My initial reaction is that "this must be wrong" and apparently that's a lot of people's initial reaction according to the article.


My question is, is this study actually making scientists scratch their heads, and, 2nd part, if accurate, how could the 13.78 (or whatever it is) estimate have been wrong, as it seemed to be the result of more and more accurate estimates over time.

One of the two estimates has to be wrong.

  • $\begingroup$ Perhaps one has to be wrong or our actual understanding is wrong or, perhaps better, incomplete. This is of course ongoing research, as the paper very existence demonstrates. This actually seems to be puzzling as for both results appear to be correct. $\endgroup$
    – Alchimista
    Jul 28, 2019 at 10:34
  • $\begingroup$ @Alchimista I find it puzzling too, though the new number is based on a dark energy measurement and dark energy is tricky to measure, so, I kind of get why this might be right, even if it's a surprising claim. I was hoping one of the big brains here could close the door on this one, but perhaps the research is still underway and the door can't be closed just yet. $\endgroup$
    – userLTK
    Jul 28, 2019 at 16:03
  • 1
    $\begingroup$ Too naive to be an answer, what this says to me is that both calculates ages of the universe might well be wrong. A good number of assumptions go into calculations of the age of the universe. Very old stars, observations of the cosmic microwave background radiation, and now expansion yield conflicting estimates. That's a good thing, IMHO. It means there is more for future scientists to discover. The day science has the definitive answer to everything is the day science dies. Note well: I am not disputing that the universe is several billion years old. $\endgroup$ Jul 28, 2019 at 20:53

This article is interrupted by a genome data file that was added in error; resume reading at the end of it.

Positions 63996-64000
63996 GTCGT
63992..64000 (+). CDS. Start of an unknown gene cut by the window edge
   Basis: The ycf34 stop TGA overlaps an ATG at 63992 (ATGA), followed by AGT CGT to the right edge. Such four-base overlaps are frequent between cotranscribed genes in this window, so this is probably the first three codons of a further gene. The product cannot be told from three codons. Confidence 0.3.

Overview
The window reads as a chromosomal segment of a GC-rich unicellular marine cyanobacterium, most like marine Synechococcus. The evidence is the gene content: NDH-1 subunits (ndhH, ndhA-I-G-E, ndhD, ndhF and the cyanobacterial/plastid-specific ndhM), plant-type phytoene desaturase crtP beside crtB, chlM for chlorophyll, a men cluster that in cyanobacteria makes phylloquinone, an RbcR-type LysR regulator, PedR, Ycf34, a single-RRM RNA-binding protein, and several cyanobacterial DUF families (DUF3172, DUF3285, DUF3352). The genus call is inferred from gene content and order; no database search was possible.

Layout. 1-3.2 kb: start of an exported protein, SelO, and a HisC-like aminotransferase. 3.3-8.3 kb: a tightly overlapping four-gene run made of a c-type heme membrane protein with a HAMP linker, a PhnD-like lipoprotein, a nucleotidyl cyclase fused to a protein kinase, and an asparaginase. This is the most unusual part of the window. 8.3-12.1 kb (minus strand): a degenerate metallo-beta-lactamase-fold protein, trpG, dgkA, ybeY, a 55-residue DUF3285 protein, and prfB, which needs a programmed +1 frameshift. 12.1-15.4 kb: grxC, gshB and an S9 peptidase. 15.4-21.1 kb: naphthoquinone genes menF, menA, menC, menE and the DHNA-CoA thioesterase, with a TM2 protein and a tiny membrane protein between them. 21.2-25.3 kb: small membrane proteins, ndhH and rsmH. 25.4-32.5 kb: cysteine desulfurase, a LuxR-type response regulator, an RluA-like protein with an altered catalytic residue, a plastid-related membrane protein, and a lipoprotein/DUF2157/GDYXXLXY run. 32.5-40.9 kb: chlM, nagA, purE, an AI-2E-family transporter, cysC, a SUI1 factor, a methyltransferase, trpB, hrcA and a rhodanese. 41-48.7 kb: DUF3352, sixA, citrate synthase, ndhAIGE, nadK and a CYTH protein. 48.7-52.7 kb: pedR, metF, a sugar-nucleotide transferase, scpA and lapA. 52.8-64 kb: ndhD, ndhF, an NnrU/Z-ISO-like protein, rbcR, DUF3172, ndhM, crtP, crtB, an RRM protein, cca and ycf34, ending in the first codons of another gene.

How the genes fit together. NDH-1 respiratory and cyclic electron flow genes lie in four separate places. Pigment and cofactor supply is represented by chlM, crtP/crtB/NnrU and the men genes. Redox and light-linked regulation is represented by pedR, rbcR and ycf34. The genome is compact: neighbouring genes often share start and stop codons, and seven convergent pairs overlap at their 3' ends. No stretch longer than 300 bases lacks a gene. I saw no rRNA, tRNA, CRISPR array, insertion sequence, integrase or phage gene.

• $\begingroup$ @DavidHammen I have a different take. If we look at the venn diagram, there's what science thinks it's worked out, there's a 2nd bubble of uncertainty and debating theories & there's a 3rd bubble of what science knows it doesn't know with some overlap or fuzzy borders between the 3. I'm OK with oops events like the assumption expansion would be slowing and then wow, it's not. I'm comfortable with working out an estimate that ends up being wrong by 40 magnitudes, because "worth a try". I'm uncomfortable with conclusions based on observations which seem settled and get proved wrong. $\endgroup$
    – userLTK
    Jul 28, 2019 at 21:58
  • $\begingroup$ No, it could be that both of them are wrong. $\endgroup$
    – ProfRob
    Jul 29, 2019 at 9:23

1 Answer 1


Because some measurements are difficult to make with absolute precision, it often happens that there is some uncertainty about them. The half life of the neutron was once thought to be 12 minutes, but in the 1980s this was amended to 10.5 minutes. In the early days, C14 dating was often substantially out by comparison with dendrochronology and other methods. It depends on the amount of C14 in the atmosphere at any particular time, and when they looked into the matter, scientists found that this varies from one century to another. When they took that factor into account, C14 dates became much more accurate and reliable. Back in the 1970s the age of the universe was thought to be about 15 billion years, but that has been revised to 13.8, and as new data comes in it may need to be revised again. This is why gravitational collapse of the universe has not been entirely ruled out, despite the advent of dark energy, which is thought to be accelerating the expansion when it should be slowing down. It is possible that like some other measurements in science, the dark energy measurement may also need to be revised at a later date.

  • $\begingroup$ I forgot to mention the 40-orders-of-magnitude discrepancy between the vacuum energy density required by quantum mechanics and that established by cosmological observations. Logically, one or the other is long overdue for revision. The very idea is enough to give some QM mechanics a heart attack! $\endgroup$ Jul 28, 2019 at 18:57

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